Smooth. Somehow, she suppresses the follow-up that must be on the tip of her tongue—“So you definitely didn’t see a Mythosaur, right?” Mando must be too transported by being born again from the sea to pick up on the implication, but it’s clear to us: Bo may have missed out on the Darksaber, but she’s not about to let Din claim the Mythosaur, too. After Bo rescued Din twice last week, kicked cyborg butt with the Darksaber, and didn’t so much as cast a longing look at the blade before surrendering it again, one might have thought that the Bo-Din alliance was strong. But if the beskar-clad frenemies are going to get together—philosophically, militarily, or romantically—they’ll have to hash out the small matter of the Mythosaur first.

Though the scene complicates that duo’s already up-and-down relationship (and makes it clear that the Mythosaur sighting was just one step on a season-long path to anointing a Mandalorian leader), it does explain why there wasn’t a sign about no lifeguard being on duty. The Living Waters, we learn, didn’t always run so deep, but “the bombings from the Purge must have triggered seismic activities.” If those seismic activities caused the Mythosaur to rise up from even farther underground, then the bombings that ended the old age of Mandalore may also have helped herald a new one.

If last week’s action owed a debt to Jedi: Fallen Order, this week’s is straight out of Rogue Squadron, Rogue Leader, or Squadrons. As Bo, Din, and Grogu fly back to Kalevala, Bo’s ship takes a hit, which prompts an astute observation from Mando: “We took a hit!” Our heroes are under attack by TIE interceptors, and though Bo could, in theory, elude them by jumping to hyperspace, Mando recommends that she make for the planet, drop him off in midair, and wait for him to rocket to the N-1 and tag team the TIEs as her wingman. Aside from a flubbed superhero landing, it works, as the two do some fancy flying straight out of Top Gun: Maverick (or, for that matter, Battlestar Galactica) to take out the interceptors. Unfortunately, there are more TIEs where those came from: A trio of bombers do to Castle Kryze what Moff Gideon’s bombers did to Sundari, and then a cloud of interceptors force Bo and Din to punch it out of the Mandalore system. (It’s surprising that the castle hadn’t been bombed before, considering its proximity to Mandalore and Bo’s opposition to the Empire.)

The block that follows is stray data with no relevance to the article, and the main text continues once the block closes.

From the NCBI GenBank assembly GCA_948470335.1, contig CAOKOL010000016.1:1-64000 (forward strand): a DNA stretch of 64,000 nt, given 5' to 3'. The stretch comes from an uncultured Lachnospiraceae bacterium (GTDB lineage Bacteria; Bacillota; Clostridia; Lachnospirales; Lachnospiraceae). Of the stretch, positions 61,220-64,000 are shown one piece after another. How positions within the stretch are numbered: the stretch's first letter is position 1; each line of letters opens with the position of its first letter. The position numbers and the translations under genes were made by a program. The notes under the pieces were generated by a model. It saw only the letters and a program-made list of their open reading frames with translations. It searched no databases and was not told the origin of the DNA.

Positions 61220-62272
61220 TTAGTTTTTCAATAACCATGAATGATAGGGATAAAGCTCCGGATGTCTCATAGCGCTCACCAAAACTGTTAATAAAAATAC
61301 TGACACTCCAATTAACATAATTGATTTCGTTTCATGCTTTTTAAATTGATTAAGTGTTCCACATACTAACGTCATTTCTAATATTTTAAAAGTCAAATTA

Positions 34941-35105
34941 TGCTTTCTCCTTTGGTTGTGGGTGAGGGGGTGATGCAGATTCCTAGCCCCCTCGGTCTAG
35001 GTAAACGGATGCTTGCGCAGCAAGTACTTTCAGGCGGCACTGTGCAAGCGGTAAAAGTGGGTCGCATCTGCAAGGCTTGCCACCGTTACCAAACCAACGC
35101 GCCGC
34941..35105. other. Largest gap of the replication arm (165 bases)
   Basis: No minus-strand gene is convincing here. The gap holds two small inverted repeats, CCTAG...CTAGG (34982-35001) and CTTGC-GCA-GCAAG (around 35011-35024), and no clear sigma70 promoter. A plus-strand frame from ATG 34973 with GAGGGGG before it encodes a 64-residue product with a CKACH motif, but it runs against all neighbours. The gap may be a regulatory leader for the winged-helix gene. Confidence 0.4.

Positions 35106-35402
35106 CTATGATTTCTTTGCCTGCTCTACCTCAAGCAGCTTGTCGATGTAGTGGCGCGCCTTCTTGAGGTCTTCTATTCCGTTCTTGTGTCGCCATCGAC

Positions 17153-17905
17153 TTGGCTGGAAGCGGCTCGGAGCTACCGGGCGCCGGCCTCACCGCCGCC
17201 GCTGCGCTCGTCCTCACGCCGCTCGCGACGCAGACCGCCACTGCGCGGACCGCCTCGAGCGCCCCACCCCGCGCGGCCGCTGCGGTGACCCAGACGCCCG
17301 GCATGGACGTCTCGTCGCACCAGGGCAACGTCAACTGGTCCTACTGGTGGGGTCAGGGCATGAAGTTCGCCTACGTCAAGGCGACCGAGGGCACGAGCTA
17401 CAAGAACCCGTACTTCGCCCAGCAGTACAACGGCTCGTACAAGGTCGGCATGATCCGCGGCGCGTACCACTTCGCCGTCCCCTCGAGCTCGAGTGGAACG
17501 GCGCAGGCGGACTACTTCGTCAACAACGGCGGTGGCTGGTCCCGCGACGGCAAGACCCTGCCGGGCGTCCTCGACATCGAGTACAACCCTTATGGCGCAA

The presence of this swarm of TIEs raises a pressing question that Mando gives voice to: “Where’d they come from?” Bo notes that she’s pissed (sorry, scugged) off Imperial warlords who could be out for revenge, but when the larger squadron of interceptors arrives, she adds, “That’s a lot of ships for an Imperial warlord.” TIE interceptors and bombers don’t have hyperdrives by default, which suggests that these craft came from a nearby capital ship or are based somewhere in the neighborhood. Does that mean that the Empire still maintains a permanent presence in the system, or even on Mandalore itself? When Paz Vizsla later repeats the fake news about Mandalore’s mines and atmosphere, Din retorts, “These are lies meant to keep us in exile.” If so, who’s telling the lies, and why? After the season premiere, I wondered whether “the supposed poison will turn out to be a false rumor spread by the Empire to ward away the natives”—maybe because the Imperial Remnant is still using Mandalore for mining purposes, or maybe because it’s in the Empire’s best interest for its old enemies not to unite. Thus, the attack could be an attempt to prevent Bo and Din from sounding the all clear.

Although we don’t see Bo, Din, and Grogu’s destination until the end of the episode, we might as well skip straight to that scene to tie a bow on the minority share of the episode set aside for Mandalorians. (Remember, it’s called “The Convert,” not “The Covert,” though Bo could be a convert, too.) Bo and Co. were bound for the unnamed, giant-alligator-infested planet where the Armorer and her clanmates are holed up. Much to Vizsla’s surprise, the Living Waters sample proves to be the real deal. Just like that, Din is redeemed—and because Bo took a dip too and hasn’t removed her helmet since, she’s also redeemed. (Not that she ever considered herself an apostate.) One of us!